Last week, I had a job interview. It was from a company that had cold-called me from LinkedIn, so needless to say, I didn’t have any particular interest in them upon finding out who they were and what they did. But they didn’t bat an eye when I dropped some inflated salary requirements, because I wasn’t really that interested, so I decided to take the interview anyway, because it would be good practice and who knows, maybe they would have wowed me in some way to make me reconsider.
The interview had several warning flags from the onset, specifically the fact that one of the guys on the call, I recognized their name, and I knew our paths had crossed at some point because if nobody’s ever told you, Atlanta isn’t as big of a place as people think it is, which is why it’s particularly important to burn your bridges with peril, because you just never know if you’ll run into people again. I just couldn’t place it, but I know that I knew this guy from somewhere. He didn’t seem to indicate that he remembered me, either.
Second, the nature of the company practically bored me to tears. Something about transaction technology, development of some apps and shit, and honestly, I was already hard leaning towards not wanting this job in the first place, since they had listed for a “UX Graphic Designer,” to which most people aren’t aware, the two things aren’t necessarily mutually exclusive, but there’s a far bigger divide between the two than the working world is aware of.
Needless to say, the indication I got from the position is that the company doesn’t know what they want, and mashed two disciplines together, hoping they’d be able to find a singular person to do two jobs. But it also meant that for a company that doesn’t know what they’re looking for, I could’ve either gotten into the door and coasted to a good salary, or I’d fail to meet expectations that I wasn’t aware of and be in a disadvantageous position.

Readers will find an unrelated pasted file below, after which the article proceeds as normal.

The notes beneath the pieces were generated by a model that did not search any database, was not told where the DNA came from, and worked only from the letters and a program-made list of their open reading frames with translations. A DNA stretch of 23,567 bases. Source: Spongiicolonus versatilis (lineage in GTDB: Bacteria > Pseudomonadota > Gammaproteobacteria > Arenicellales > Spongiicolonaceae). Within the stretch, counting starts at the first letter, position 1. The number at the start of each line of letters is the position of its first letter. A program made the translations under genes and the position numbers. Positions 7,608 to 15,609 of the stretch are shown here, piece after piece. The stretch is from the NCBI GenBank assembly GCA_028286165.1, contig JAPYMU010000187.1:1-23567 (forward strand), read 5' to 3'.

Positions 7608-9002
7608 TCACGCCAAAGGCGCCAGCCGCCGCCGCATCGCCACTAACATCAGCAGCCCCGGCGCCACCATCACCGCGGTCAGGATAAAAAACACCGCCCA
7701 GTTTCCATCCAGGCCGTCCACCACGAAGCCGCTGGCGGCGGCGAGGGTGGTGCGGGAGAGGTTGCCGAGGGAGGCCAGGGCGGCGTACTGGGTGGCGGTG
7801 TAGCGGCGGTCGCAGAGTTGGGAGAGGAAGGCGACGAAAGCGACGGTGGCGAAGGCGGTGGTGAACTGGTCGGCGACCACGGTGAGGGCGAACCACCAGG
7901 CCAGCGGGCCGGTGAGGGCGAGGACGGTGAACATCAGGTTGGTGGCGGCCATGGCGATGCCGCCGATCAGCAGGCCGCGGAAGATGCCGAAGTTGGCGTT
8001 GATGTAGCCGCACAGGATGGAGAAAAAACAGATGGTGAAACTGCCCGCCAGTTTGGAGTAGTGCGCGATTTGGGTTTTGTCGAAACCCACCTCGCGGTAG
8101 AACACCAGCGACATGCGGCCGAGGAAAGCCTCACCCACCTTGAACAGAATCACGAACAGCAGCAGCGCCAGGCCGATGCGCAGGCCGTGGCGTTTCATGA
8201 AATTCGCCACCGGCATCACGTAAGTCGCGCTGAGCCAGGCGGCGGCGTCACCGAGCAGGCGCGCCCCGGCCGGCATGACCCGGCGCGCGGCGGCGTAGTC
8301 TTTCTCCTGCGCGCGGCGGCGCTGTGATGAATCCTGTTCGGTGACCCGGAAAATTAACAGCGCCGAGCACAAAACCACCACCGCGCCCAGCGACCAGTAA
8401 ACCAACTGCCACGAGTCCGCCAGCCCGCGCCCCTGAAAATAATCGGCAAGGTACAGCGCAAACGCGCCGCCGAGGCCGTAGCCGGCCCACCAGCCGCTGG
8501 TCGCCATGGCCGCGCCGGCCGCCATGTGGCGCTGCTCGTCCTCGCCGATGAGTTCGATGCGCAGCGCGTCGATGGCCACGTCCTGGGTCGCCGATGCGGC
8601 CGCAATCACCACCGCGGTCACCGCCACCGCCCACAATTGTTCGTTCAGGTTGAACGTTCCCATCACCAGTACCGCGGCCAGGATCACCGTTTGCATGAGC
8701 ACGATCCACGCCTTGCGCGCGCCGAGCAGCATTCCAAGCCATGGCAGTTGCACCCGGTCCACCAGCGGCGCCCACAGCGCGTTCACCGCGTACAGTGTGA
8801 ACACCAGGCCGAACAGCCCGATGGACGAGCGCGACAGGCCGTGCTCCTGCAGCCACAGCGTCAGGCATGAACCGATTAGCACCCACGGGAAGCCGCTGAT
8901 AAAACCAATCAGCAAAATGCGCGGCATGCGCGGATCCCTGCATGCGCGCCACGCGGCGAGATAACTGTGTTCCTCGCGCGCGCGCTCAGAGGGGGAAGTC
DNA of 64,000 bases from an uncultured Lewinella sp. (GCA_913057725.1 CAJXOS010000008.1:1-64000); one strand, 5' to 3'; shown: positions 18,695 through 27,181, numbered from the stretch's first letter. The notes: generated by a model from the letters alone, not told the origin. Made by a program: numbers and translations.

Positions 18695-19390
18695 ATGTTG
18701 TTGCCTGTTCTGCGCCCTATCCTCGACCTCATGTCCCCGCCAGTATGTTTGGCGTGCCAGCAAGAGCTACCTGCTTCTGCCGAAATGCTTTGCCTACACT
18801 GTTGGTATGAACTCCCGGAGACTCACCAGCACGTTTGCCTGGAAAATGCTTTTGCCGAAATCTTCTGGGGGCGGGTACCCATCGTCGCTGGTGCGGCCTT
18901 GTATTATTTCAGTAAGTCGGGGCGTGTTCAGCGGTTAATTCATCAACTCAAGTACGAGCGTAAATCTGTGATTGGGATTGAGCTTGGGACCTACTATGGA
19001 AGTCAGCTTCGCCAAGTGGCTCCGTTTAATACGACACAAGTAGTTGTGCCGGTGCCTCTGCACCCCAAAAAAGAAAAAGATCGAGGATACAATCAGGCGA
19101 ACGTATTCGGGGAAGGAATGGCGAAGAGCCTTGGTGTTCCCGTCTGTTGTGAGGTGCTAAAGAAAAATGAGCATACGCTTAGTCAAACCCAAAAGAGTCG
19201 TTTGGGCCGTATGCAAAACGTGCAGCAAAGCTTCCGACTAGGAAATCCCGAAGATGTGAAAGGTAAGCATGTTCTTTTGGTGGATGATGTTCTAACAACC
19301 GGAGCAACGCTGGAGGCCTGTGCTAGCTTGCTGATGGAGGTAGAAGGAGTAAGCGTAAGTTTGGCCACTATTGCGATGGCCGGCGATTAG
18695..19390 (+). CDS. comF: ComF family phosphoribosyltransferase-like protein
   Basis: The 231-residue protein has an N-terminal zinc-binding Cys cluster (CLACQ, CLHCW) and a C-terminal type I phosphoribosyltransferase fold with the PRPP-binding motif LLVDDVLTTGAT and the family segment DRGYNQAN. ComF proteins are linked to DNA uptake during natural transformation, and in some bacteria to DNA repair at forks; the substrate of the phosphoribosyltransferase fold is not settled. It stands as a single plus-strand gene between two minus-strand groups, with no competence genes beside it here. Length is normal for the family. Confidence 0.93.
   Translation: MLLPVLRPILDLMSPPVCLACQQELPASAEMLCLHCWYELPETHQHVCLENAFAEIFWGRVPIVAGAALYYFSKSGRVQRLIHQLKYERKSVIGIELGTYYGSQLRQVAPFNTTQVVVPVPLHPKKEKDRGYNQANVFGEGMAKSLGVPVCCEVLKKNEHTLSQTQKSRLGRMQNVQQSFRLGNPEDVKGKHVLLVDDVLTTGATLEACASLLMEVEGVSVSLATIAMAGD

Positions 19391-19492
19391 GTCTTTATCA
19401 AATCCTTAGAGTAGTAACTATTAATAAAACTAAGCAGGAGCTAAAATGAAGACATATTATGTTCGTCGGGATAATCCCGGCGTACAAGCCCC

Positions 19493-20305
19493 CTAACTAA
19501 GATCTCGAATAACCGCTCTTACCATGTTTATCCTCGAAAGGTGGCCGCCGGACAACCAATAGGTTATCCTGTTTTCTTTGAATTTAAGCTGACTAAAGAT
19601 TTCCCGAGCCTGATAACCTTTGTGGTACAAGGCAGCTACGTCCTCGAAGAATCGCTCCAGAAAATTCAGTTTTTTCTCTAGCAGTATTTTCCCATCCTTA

But it’s the third strike where I completely checked out and definitively knew that I was going to turn this opportunity down: the sample project. Basically, because “they wanted to get in my head and get a sense of my style,” they wanted me to reimagine and redesign one of their landing pages, “in my style.”
Basically do some work, for free. I have no problem with competency tests or assessments, because those are usually pretty quick, and can show a lot of insight. But to be assigned a multi-day project, for no payment? No fucking way.
In my mind, upon hearing this, I’m basically saying, bitch, I’ve got two kids and no time as it is, and you want me to do some fucking work for free? Fuck. That.
*no joke, I might not have written this post if I didn’t realize it was great opportunity to use this Sonic gif I made eons ago because I actually do like it that much